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Korean Peace Reflections & Prayers Unites Conference Members in Hope

Posted: June 8 2023 at 12:23 AM

It was like a scene out of Acts 2: A diverse group of a few hundred people, with skin colors ranging from brown to ivory and speaking with varying accents, stood facing the same wall in a suburban Chicago convention center, arms outstretched, praying loudly in their native tongues for peace on the Korean peninsula.

A group of Korean-American pastors led the Northern Illinois Conference members on June 7 in  prayers, songs, and personal testimonies for peace in this 70th anniversary of the Korean Armistice. The armistice ended the war, but an expected peaceful settlement has never been completed.

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This was perhaps the most moving part of the Northern Illinois Conference session, held June 6-8 in Schaumburg, Ill.

Signed on July 27, 1953, the armistice was designed to end armed conflict in Korea until a final peaceful settlement was achieved. It established the Korean Demilitarized Zone (DMZ)—the de facto new border between the two nations—put into force a cease-fire, and finalized repatriation of prisoners of war.

The division of the peninsula into two nations separated families. The hoped-for peace has yet to materialize.

For their service, the Northern Illinois Korean clergy began by leading the gathering in song and a litany that called participants to “cry with the people of Korea in hoping for peace to bring down the walls of hostility, pain, and antagonism.”

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Rosalynn Anderson of Englewood-Rust UMC, Chicago, adds her prayer for peace to the fence model.

A 35-member NIC Korean Clergy Choir sang in Korean “You Open the Morning of Peace.”

Between songs, some of the leaders spoke of their own or their family’s personal experiences of the Korean war and the waiting period of the armistice. Rev. Hwa Young Chong spoke of her father’s having lost an eye during the war and, though he was once an active church member, questioning the existence of a loving God who would allow the violence and suffering of the war years.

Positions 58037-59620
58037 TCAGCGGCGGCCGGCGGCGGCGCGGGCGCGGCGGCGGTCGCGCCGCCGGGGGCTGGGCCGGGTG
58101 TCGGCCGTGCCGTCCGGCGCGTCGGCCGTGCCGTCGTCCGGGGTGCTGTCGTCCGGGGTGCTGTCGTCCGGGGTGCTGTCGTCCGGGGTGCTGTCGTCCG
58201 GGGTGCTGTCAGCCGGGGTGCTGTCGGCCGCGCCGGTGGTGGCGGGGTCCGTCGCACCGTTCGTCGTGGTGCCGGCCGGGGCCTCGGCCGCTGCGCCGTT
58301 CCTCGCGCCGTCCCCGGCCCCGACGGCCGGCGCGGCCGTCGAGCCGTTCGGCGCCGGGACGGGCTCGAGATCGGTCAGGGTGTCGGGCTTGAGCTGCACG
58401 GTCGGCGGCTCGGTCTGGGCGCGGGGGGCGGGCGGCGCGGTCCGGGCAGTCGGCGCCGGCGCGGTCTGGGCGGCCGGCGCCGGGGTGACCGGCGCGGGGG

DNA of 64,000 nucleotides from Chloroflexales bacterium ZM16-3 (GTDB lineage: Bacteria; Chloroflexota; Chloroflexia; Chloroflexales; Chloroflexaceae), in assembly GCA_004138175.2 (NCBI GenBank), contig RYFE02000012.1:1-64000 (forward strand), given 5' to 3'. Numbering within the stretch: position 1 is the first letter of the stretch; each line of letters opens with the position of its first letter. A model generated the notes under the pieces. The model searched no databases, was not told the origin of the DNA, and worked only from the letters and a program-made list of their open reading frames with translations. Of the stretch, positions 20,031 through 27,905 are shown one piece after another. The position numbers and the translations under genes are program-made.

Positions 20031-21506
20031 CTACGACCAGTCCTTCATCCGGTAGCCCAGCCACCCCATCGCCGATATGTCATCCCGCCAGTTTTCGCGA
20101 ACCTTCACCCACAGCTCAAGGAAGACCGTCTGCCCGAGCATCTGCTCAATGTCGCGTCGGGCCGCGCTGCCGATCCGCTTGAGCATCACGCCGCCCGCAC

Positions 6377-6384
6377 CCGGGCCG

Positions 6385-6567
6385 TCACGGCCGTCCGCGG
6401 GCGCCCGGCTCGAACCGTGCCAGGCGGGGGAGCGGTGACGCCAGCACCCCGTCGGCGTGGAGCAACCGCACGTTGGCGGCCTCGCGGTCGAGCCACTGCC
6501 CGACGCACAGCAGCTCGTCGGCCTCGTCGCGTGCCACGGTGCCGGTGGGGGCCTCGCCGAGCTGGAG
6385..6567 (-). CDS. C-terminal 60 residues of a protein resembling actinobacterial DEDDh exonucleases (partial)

Rev. Martin Lee told of his mother-in-law’s hope that she would one day be reunited with her sister. She had crossed the border from North to South Korea in 1948.

Since then, his mother-in-law's family has been one of the ten million divided families in Korea.  His mother-in-law yearned all of her life to see her sister in North Korea. Unfortunately, she died before that could happen.

The tong sung prayer—in which people simultaneously speak aloud their own prayers—was the culmination of the event. All conference members were moved to join with their own prayers for a peace settlement in Korea. The sound was transcendant.

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Rev. Chong told of a former railroad bridge that had once connected north and south Korea. At the end of that bridge is borderline fence, where people have attached their written prayers for peace and unity.

Conference members had an opportunity to join this expression of prayer. The service featured a model of this fence and leaders invited conference members to write their peace prayers on fabric strips and tie them to the fence. Soon the chicken-wire model was filled with colorful strips of cloth.

In a time of anxiety and grief in the life of United Methodists, this service—though it told a sad story—inspired hope and unity around a shared longing. It was a moment that gave participants a glimpse of a church that can return to its central callings to peacemaking and transformation.

Watch a recording of the Korean Peace Reflections and Prayer

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